OR - Cruelty - Consolidated Cruelty Statutes


These Oregon statutes comprise the state's anti-cruelty laws.  "Animal" means any nonhuman mammal, bird, reptile, amphibian or fish.  The term "assault," which is generally associated with human crimes, is used to define certain crimes against animals.  Animal abuse may be elevated to a felony offense if the act was committed directly in front of a minor child or if the perpetrator was previously convicted of domestic violence.

OR - Damages - 30.822. Theft of or injury to search and rescue animal or therapy animal; attorney fees This Oregon law provides that the owner of a search and rescue animal or a therapy animal may bring an action for economic and noneconomic damages against any person who steals or, without provocation, attacks the search and rescue animal or therapy animal. The owner may also bring an action for such damages against the owner of any animal that, without provocation, attacks a search and rescue animal or therapy animal. If the animal dies as a result of the injuries sustained or the incident prevents the animal from returning to service, the measure of economic damages shall include, but need not be limited to, the replacement value of an equally trained animal, without any differentiation for the age or the experience of the animal. If the animal recovers and returns to service, the measure of economic damages shall include, but need not be limited to, the costs of temporary replacement services, veterinary medical expenses and any other costs and expenses incurred by the owner as a result of the theft of or injury to the animal.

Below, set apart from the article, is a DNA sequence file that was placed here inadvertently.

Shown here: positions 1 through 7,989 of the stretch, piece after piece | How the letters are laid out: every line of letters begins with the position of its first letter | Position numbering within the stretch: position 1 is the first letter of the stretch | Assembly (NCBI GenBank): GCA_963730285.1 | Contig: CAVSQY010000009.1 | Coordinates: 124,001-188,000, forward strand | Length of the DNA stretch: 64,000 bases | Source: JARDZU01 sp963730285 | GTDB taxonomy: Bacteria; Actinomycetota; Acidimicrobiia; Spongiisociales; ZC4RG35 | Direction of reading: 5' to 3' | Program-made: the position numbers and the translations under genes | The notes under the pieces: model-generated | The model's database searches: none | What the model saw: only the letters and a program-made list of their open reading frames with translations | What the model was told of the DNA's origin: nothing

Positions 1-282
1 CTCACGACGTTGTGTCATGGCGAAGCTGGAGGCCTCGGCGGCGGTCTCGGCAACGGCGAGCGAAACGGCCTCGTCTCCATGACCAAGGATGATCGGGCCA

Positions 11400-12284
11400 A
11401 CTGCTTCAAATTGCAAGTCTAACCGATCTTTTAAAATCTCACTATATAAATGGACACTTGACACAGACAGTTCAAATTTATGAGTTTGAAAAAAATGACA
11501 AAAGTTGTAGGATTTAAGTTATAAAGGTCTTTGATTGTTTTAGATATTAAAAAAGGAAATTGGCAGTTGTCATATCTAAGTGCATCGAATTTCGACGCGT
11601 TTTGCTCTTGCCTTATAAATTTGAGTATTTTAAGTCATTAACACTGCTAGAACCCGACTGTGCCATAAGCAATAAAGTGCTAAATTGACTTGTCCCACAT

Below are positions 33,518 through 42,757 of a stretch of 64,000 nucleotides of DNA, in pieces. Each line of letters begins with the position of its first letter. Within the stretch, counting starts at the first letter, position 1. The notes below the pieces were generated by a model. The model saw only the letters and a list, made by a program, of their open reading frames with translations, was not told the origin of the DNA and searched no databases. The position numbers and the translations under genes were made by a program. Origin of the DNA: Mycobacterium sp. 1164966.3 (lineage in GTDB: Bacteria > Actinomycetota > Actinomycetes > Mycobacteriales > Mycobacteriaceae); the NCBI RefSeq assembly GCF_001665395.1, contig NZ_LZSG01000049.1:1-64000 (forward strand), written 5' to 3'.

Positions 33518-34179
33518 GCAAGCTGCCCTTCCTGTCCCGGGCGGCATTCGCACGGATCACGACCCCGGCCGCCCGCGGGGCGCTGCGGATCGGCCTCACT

OR - Disaster - Chapter 401. Emergency Services


In Oregon, the Office of Emergency Management must prepare a written animal emergency operations plan that provides for the evacuation, transport and temporary sheltering of companion and service animals during a major disaster or an emergency. The office shall consider various factors, including allowing owners and their companion animals to be evacuated together, establishing evacuation shelters for animals in close proximity to human shelters, and establishing an identification system so that owners can locate their animals.

OR - Dog - Consolidated Dog Laws

These Oregon statutes comprise the state's dog laws.  Among the provisions include licensing and registration requirements, rabies control laws, and a comprehensive section on damage done by dogs, especially as it concerns the destruction of livestock.

OR - Domestic Violence - 107.718. Court order when petitioner in imminent danger of abuse (allows pets)


Under this Oregon law, if requested by a petitioner who has been the victim of domestic abuse, the court may enter an order to protect a companion or therapy animal. This includes an order to "[p]revent the neglect and protect the safety of any service or therapy animal or any animal kept for personal protection or companionship, but not an animal kept for any business, commercial, agricultural or economic purpose."